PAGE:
626 Day
An incomplete jigsaw puzzle featuring Stitch from Disney's Lilo & Stitch.

This is Your Badness Level: Lilo & Stitch and Mental Health

This is a reprint of a feature story from Unwinnable Monthly #173. If you like what you see, grab the magazine for less than ten dollars, or subscribe and get all future magazines for half price.


A close-up of Disney's blue alien Stitch from Lilo & Stitch looking adorably sad with big, expressive eyes.

For those who don’t use Letterboxd, on your profile page on the movie-focused social media site, you have a space to put your “top four” favorite movies. As is the case for most people, my top four is not exactly static, but there are two movies that pretty much always have a place there: House on Haunted Hill (1959) and Lilo & Stitch (2002).

The latter is often surprising for people who know me primarily as a horror writer and the “monster guy.” I once had someone ask me if its presence on my top four was because I was a “big Elvis fan.” I told him, honestly, that it was because I’m a big Lilo & Stitch fan.

And I’m obviously not alone. While Lilo & Stitch did well for itself in theaters – it was a Disney animated feature, after all – it has found its real footing in merchandizing, and you can get Stitch’s (undeniably adorable) face plastered all over pretty much anything these days.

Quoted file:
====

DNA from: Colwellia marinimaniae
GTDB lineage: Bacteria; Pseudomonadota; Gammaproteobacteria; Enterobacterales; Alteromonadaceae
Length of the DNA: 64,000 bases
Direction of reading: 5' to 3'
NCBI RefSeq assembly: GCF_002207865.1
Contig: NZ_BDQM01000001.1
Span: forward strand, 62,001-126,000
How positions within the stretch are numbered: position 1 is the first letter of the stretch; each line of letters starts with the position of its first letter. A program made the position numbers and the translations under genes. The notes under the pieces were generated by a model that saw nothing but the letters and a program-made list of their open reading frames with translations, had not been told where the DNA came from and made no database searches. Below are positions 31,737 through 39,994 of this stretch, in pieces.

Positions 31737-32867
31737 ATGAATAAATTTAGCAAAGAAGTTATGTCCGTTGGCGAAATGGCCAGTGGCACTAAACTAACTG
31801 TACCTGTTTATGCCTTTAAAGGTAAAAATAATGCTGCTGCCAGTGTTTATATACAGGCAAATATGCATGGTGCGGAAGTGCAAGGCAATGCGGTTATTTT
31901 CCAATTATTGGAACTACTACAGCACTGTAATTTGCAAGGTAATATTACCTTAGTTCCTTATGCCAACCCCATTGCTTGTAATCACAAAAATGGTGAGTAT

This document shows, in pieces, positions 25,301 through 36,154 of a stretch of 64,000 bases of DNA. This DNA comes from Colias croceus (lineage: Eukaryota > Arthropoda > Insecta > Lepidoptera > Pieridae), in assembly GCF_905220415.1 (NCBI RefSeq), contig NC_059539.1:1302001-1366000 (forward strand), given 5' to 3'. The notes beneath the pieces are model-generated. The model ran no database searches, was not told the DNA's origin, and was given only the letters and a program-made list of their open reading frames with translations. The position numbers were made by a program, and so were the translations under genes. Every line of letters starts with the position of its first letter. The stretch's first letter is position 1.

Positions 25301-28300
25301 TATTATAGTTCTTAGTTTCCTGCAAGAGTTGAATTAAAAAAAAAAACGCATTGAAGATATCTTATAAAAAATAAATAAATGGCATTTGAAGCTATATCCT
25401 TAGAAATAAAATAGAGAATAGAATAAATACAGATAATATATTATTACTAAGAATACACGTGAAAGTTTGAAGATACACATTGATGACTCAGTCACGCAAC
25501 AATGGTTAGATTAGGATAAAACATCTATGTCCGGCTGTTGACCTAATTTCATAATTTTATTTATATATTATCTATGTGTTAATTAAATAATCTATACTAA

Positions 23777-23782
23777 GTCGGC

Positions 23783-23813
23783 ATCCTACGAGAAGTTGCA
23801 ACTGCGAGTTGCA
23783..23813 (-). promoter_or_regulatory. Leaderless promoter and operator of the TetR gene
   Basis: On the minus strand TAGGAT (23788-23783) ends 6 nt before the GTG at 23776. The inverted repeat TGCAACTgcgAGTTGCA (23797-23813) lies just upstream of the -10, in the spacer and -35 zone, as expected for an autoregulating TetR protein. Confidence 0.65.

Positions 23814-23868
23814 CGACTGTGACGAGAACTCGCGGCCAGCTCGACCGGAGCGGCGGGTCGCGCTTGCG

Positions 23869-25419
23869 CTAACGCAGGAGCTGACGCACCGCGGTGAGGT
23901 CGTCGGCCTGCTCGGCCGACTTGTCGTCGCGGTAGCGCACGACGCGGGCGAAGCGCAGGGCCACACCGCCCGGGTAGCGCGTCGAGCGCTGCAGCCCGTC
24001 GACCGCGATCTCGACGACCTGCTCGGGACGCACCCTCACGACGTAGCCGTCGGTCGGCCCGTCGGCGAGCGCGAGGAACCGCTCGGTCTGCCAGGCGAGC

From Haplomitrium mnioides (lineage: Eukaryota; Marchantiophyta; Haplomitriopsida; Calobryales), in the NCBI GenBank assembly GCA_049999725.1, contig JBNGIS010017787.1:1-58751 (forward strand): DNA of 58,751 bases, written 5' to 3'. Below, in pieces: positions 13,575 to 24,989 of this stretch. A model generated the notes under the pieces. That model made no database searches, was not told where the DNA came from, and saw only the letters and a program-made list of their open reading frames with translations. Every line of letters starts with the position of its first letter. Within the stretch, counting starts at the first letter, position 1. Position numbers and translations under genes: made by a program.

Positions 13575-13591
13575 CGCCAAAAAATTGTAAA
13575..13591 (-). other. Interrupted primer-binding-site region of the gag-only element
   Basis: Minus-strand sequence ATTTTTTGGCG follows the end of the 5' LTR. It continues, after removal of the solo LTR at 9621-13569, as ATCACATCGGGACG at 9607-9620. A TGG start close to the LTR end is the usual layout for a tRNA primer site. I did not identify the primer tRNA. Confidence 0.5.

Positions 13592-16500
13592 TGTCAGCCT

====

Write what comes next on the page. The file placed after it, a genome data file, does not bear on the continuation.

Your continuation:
In proper Disney fashion, the movie also gave rise to a variety of spin-offs and sequels, including a Saturday morning cartoon-style animated series which ran from 2003 through 2006 on ABC and the Disney Channel. Familiarity with these is mostly not necessary for us today, but the 2005 direct-to-video sequel Stitch Has a Glitch is going to be vital to the topic we’re here to discuss.

There are a lot of reasons why I like Lilo & Stitch so much. I like the writing and artwork of creator Chris Sanders. I like the painted backdrops and Hawaiian locale. And, of course, Stitch is a monster, and I am the monster guy, after all. The movies pay homage to the big bug flicks of the ’50s, to alien invasion pictures and so on. But it also goes deeper than that. As a weird kid myself, who grew up into a weird adult, it’s easy to see aspects of myself in both Lilo and Stitch – and I’m not alone.

Plenty of people identify heavily with one or both characters, and one doesn’t have to look far to see Lilo & Stitch held up as an example of autism representation, for instance. And it is representation, albeit of a slightly different kind, that I’m here to discuss.

A scene shows Stitch lying back on a couch in his pajamas while Lilo wears giant glasses and takes copious notes on a clipboard in a chair beside him. A sign reading "Dr. Lilo Head Shrink" is taped to the wall behind her.

There are obvious mental health parallels at work in Lilo & Stitch. Lilo is attempting to process the grief of her deceased parents. She grapples with anger management and, according to at least some armchair clinicians out there, PTSD. She struggles to express herself in a way that connects with other people, and she becomes frustrated when she can’t.

Lilo & Stitch also showcases how such mental health struggles can be exacerbated by external conditions. Certainly, Lilo’s life is made harder by the absence of her parents, but it goes beyond grief. The financial situation in which she and her older sister Nani find themselves also makes everything harder – and further isolates Lilo from her peers.